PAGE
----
That cloth, or story, has to be believable, its reality has to be tangible, even if it is the reality of another world (because even fantasy has its own reality).  But how does a story-teller or writer create reality?  Is it by the talented application of brush strokes that may be layers deep or is it by writing from their own concrete reality, capturing a world frame by frame, frozen in a snapshot of words?

I’m not sure myself, I’d hazard that perhaps the best results are achieved when both the scientific and artistic are developed within one piece, accuracy but with personal interpretation.  ‘Artistic license’ may have its moments but so does precision.

So how do you write from reality?  After all, reality is a perception.  Each man’s normal is only his own so both reality and normal are fallible.  Believing in your own normal can give you a very restricted world view and reality is just what you have experienced.  Can you write of anything other than your own experience?  Should you even try?

I doubt my ability to write because of my limited reality, I know and readily admit that my normal is most likely no one else’s.   On the spectrum of human activity, my experience is narrow.  So what should or can I write of?

Perhaps it would be easier to fall back on stereotypes and clichés as an easy access route to story telling.  But it’s hard to engage with two-dimensional, stamped-out characters parading their wares on the stage of a cardboard cut-out paper theatre.  It’s not what I want to read.  It’s not what I want to write.

My biggest difficulty is that I like to keep it safe.  I dread conflict in the real world and in the fictional.  I’m loathed to write it, living out each tense moment word by word, or worse still, embarrassing moment.  I get anxious and stressed out thinking about conflict, about confrontation, sick to the stomach when I see it played out in front of me whether through words or on a screen.

But readers want conflict!  Conflict engages your readers!

Really?  Is that the reality?  It isn’t mine.

I want stories where everything ends up good or right, I want those happily-ever-afters.  Those are the stories that I crave and seek out, what I prefer to read.  So what do I write?  Fairytales of prudish maidens skipping through some bucolic pastoral idyll?

Nauseatingly twee.

Even for me.

It just isn’t me either, much as I love daisies.

So I guess that most readers probably aren’t looking for that kind of story either.  Certainly not today, not anymore.  The heavily moralistic tales went out a good century ago.

As much as I want the words that I read (and possibly write) to be a soft, snuggly duvet that hides and cushions me from the uglier aspects of reality, I have to admit that even my favourite, oft read books, novels, stories (however you choose to style them) have their own moments of loss, of pain, of fear, of conflict, of embarrassment.  Why?  Because good books, novels, stories (however you choose to style them) are about life and even allegories can’t escape the rain clouds.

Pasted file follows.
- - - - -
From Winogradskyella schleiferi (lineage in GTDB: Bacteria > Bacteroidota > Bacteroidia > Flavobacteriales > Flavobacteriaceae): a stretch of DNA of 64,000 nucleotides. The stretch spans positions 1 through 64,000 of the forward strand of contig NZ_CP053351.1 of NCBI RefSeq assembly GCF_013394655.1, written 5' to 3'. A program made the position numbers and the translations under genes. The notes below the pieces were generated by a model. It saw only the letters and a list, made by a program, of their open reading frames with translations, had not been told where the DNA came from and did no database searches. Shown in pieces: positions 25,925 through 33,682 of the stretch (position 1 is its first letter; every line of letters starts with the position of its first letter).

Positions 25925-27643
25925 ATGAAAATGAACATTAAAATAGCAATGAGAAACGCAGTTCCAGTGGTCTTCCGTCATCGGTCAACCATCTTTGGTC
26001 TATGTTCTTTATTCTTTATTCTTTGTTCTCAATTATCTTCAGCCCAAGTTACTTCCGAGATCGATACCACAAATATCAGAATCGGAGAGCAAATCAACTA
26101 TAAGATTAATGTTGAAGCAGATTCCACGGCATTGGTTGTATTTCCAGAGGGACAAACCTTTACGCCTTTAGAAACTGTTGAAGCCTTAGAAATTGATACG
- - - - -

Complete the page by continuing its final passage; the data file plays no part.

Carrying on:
I have to be prepared to face up to the rain clouds in my own stories.  They will exist but I will have to trust that they won’t be quite so out as control as the metaphorical and literal storms of my own life and hopefully I can be the master of these storms that I will let pass through just as in real life.  If it takes a little rain to make love grow, well, then I guess that’s true for stories too.  They need a little rain to help them blossom, maybe even flourish.

It seems that it all comes down to confidence again.  I need to trust myself, my abilities and my words.  I have to believe in the worlds that I spin with my pen or keys because if I don’t believe in them, who will?

More Words

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The technology that we use for communication may have radically changed and advanced during my lifetime but we still facing the perpetual problem of what to say.  How to you know what to say when?  Is it easy to come up with something to talk about or to make conversation for you?

I don’t find it easy.  I’m virtually a social phobic but my stubborn streak prevents me letting it take over my life, I have a certain pride in keeping appearances and putting a brave face on things.  I hate to talk, I never know what to say, I agonise over saying the wrong thing, I get so easily embarrassed.  But I try not to ever let it show.   My so-called coping strategies mean that I can often even come across as being a good conversationalist.  I’ve learnt to draw people out because I hate talking about myself, I’ve learnt how to put people at ease because I know how I’m feeling myself, there are so many ways that my challenges actually put me to an advantage.

But I still struggle.

I still worry about making an idiot of myself.

That holds me back.